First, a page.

Declaration talks end with consensus of sorts
The following article gives an account of the final day of negotiations at the WTO Conference. The three articles that follow provide a day-by-day report of the events and negoiations at the Conference and before it. We are reproducing them as a "diary" of the Conference. All reports are by Chakravarthi Raghavan.
SINGAPORE 12 DECEMBER: Day-long informal consultations amongst a small group of countries appears to have produced a consensus of sorts on some of the new issues. The "consensus" texts on investment and labour standards, along with other parts, are due to be presented to a full informal plenary of the Heads of Delegations (HOD), on night of 12 December.
When okayed by them, it will be formally presented to the final plenary session of the Ministerial Conference on13 December morning for formal adoption. While actual texts of the draft, now agreed, is not available officially, it is clear that the first Ministerial Conference of the WTO, as such past meetings of the GATT, have provided the industrial nations with new "gains", while the developing countries can take back home a piece of paper - a new Ministerial Declaration þ that actually gives them nothing.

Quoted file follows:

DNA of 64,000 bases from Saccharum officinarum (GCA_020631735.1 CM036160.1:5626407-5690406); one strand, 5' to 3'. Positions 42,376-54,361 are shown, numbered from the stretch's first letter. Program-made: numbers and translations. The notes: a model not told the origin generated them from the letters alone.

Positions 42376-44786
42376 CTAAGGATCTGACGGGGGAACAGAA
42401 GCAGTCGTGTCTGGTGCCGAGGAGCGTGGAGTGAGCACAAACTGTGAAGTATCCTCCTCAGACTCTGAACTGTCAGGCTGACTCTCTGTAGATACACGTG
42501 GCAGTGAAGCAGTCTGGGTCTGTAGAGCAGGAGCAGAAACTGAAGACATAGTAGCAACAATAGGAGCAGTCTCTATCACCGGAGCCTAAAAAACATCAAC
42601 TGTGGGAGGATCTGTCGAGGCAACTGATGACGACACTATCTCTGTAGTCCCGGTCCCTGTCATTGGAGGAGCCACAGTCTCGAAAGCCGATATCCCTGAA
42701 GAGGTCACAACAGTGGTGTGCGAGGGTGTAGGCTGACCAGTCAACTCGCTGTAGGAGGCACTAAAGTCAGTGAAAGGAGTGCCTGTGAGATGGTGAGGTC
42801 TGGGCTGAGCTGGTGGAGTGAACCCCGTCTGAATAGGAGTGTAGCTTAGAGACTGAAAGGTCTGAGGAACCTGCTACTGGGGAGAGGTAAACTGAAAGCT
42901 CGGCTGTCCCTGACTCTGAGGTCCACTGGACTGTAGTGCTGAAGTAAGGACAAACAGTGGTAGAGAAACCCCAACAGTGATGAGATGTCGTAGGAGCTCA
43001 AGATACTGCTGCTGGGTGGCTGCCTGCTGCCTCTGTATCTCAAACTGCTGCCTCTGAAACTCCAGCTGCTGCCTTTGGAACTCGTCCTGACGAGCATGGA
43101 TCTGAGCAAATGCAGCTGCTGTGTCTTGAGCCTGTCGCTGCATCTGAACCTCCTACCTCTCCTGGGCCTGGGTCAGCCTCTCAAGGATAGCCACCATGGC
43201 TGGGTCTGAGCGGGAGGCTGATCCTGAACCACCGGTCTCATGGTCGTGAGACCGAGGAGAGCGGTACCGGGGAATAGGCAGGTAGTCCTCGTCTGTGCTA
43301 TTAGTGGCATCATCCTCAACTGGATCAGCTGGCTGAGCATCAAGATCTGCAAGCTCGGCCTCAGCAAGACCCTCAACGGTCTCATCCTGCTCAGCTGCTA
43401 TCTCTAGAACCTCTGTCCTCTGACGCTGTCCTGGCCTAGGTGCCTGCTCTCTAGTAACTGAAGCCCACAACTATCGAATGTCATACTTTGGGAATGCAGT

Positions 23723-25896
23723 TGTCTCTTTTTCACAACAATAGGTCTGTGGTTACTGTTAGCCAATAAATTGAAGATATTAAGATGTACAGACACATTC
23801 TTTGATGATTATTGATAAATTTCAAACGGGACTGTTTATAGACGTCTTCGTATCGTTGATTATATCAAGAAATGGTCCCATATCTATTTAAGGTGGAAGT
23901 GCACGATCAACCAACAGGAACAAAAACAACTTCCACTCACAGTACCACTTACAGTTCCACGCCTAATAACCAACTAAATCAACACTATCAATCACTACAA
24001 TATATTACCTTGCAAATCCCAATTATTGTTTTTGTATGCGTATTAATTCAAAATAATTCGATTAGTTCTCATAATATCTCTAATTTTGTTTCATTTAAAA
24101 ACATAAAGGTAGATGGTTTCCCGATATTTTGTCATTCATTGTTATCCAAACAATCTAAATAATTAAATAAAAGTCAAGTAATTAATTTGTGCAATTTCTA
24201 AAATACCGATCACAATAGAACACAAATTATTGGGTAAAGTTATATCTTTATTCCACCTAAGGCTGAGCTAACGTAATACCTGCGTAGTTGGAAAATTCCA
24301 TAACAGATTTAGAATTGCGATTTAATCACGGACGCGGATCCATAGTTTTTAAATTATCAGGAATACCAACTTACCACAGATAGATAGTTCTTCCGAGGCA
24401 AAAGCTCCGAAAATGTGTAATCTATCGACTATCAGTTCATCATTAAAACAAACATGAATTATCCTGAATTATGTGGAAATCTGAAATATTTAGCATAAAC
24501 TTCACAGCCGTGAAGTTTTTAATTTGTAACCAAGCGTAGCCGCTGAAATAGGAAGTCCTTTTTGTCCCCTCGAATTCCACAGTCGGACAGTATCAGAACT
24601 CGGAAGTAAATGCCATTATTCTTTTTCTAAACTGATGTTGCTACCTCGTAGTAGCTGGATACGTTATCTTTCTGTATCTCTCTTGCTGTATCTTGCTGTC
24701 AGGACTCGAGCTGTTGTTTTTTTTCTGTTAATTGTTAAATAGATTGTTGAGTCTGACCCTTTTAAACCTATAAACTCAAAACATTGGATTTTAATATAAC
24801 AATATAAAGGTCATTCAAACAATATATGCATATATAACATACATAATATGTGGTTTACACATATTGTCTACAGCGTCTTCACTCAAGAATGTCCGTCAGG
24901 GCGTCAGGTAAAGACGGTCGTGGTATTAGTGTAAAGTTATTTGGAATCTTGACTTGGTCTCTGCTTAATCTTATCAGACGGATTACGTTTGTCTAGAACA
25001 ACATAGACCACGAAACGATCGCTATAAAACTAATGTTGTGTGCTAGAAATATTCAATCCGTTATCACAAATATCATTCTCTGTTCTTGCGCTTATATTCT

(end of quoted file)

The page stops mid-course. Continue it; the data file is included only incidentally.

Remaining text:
Even what is in the Uruguay Round agreements, and in the reports of the various WTO bodies to this Conference, are fudged over, wherever these involve commitments of the industrial world.
Nevertheless, most of the developing countries attempted to put on a brave face to say that their concerns have been met on the new issues and that no new commitments and obligations are involved.
Privately, several of them say that their job here had been `damage control' and that the disunity and lack of coordination in their ranks has meant that once again the majors have won trade gains, and the developing countries have lost.
The tentative consensus in the informal consultations seem still to be dependent on Egypt and Pakistan consulting their capitals to clear the language on labour standards, and Argentina and the US were still talking on Argentine insistence on some mention of the future agricultural reform programme.
While an appreciation and judgement on the outcome, by delegations and observers, would have to await the final text being available (probably 13 December morning here), it was clear that almost everyone of the delegations were putting a spin on the final outcome, to show that they had won their points or blocked things they were opposed to.
There was also an all round sense of dissatisfaction, particularly on the part of the developing countries - all of whom on arrival at Singapore, discovered the Conference and its main agenda of implementation has been hijacked by the US, the EC and the WTO secretariat.